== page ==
Magazine article The American Conservative

Special Relationship

Magazine article The American Conservative

Special Relationship

Article excerpt

A one-sided U.S. policy toward Israel endangers both countries' interests.

DISCUSSING THE U.S.-ISRAELI relationship on a radio talk show recently, I discovered that Americans are misinformed about their country's ties to the Jewish state. One listener, taking it for granted that Israel maintains a formal military alliance with Washington, speculated that since "the Americans established Israel after the Holocaust, maybe we can set it up now in Florida." But contrary to this misconception, the relationship between the two countries has never been grounded in strong geostrategic roots; it reflects the sentiments and interests of powerful American groups.

Israeli politicians, unlike their counterparts in Washington, recognize this reality. They will never romanticize the U.S.-Israel connection unless they are discussing it with American visitors. Similarly, much of the analysis of the relationship in the Israeli media is concerned almost exclusively with its utilitarian aspects: Will Washington back Israeli policy? Will the U.S. Congress increase aid to Israel? Is the new American president "pro-Israeli?" Ha'aretz recently convened a panel of experts to follow the 2008 U.S. presidential race and issue occasional reports on "who is the best presidential candidate for Israel." (The winner in the last poll was Rudy Giuliani.)

In short, Israelis are the ultimate realpolitik buffs when it comes to their relationship with Washington. The notion that the U.S. and Israel are allied together in the cause of spreading democracy in the Middle East and worldwide would be scoffed at by Israeli pundits. After all, their government has been strengthening its military ties with China despite U.S. opposition. Israelis are not "pro-American" because of their commitment to Jeffersonian values-the Jewish state has yet to adopt a constitution-but because they concluded that their interests and those of the U.S. are compatible now. But they see this "special relationship" not as marriage but as an affair. And like any affair, it could end.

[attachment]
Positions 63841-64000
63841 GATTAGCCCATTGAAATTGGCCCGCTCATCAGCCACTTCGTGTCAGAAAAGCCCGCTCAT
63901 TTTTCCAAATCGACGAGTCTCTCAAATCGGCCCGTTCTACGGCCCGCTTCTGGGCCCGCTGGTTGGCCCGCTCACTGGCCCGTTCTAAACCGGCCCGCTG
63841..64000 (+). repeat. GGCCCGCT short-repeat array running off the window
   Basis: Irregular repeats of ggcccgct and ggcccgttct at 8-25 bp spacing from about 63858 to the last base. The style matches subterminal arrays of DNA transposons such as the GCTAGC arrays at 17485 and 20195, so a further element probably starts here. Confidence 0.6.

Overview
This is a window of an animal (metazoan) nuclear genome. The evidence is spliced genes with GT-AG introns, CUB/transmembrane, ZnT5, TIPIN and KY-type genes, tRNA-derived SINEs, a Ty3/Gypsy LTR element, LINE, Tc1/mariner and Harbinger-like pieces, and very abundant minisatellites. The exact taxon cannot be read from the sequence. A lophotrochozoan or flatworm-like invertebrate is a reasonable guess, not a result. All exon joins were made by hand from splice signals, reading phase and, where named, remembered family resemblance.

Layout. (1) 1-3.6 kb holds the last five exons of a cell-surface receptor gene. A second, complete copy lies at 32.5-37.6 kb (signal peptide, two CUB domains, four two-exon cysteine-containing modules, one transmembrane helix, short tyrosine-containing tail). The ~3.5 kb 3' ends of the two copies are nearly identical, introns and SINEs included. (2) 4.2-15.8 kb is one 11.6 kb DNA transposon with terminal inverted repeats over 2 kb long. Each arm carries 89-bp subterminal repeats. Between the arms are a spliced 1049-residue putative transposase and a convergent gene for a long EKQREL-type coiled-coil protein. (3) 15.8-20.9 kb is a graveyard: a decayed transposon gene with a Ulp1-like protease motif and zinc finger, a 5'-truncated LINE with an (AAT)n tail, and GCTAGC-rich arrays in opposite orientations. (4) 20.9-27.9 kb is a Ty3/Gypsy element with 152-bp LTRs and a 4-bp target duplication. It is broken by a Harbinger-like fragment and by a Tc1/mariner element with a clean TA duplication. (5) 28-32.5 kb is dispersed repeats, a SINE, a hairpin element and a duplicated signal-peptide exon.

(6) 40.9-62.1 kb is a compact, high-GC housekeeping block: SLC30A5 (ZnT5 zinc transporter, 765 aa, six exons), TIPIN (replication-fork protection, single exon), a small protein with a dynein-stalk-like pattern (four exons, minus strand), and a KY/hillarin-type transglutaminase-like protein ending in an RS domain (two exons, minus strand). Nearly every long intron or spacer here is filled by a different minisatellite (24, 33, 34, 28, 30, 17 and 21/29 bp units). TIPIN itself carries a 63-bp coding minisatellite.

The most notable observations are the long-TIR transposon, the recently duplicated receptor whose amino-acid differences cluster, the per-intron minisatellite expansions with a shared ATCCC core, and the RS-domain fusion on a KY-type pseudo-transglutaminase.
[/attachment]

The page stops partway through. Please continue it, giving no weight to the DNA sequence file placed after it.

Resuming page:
Indeed, there was a time when Israelis were pro-Soviet and pro-French. In 1948, Stalin's Soviet Union was the most enthusiastic supporter of establishing Israel, which it hoped would be a leading anti-imperialist post in the Middle East, while Secretary of State George Marshall pressed Harry Truman not to recognize the new state, warning that it could harm America's position in the region. Hence Moscow recognized Israel immediately after the state was proclaimed and provided it with arms, while it took the Americans more than a year to grant de jure recognition to Israel, on which they imposed an arms embargo. At the height of the In-Russia-With-Love mood in Israel, the expectation was that the new state would remain neutral in the evolving Cold War.

Then Israel had its French kiss. It was France that served as Israel's main source of arms in the 1950s and early 1960s and helped it develop its nuclear arsenal. Israel was embracing then a European orientation and forming close ties with an emerging Franco-German bloc to help resist U.S. pressure to end its nuclear program. The Israeli alliance with France reached a peak in the aftermath of the 1956 Suez campaign during which the two conspired (with Britain and against U.S. wishes) to oust Egypt's Garnal Abdel Nasser. Their interests were seen to be compatible as the French tried to suppress the Nasserbacked struggle for independence in Algeria. But after Charles de Gaulle's decision to grant independence to Algeria, the relationship between Israel and France cooled; they soured after Israel rejected the aging French leader's advice not to attack Egypt in 1967.

It was only after Israel's 1967 victory over Egypt, a Soviet ally, that the intellectual predecessors of today's neoconservatives started popularizing the idea of Israel as an American "strategic asset" in the Middle East. Similarly, neoconservatives in the Reagan administration argued that Israel should become America's leading ally in the region during the renewed Cold War tensions, while depicting the Palestine Liberation Organization as a Soviet stooge. …

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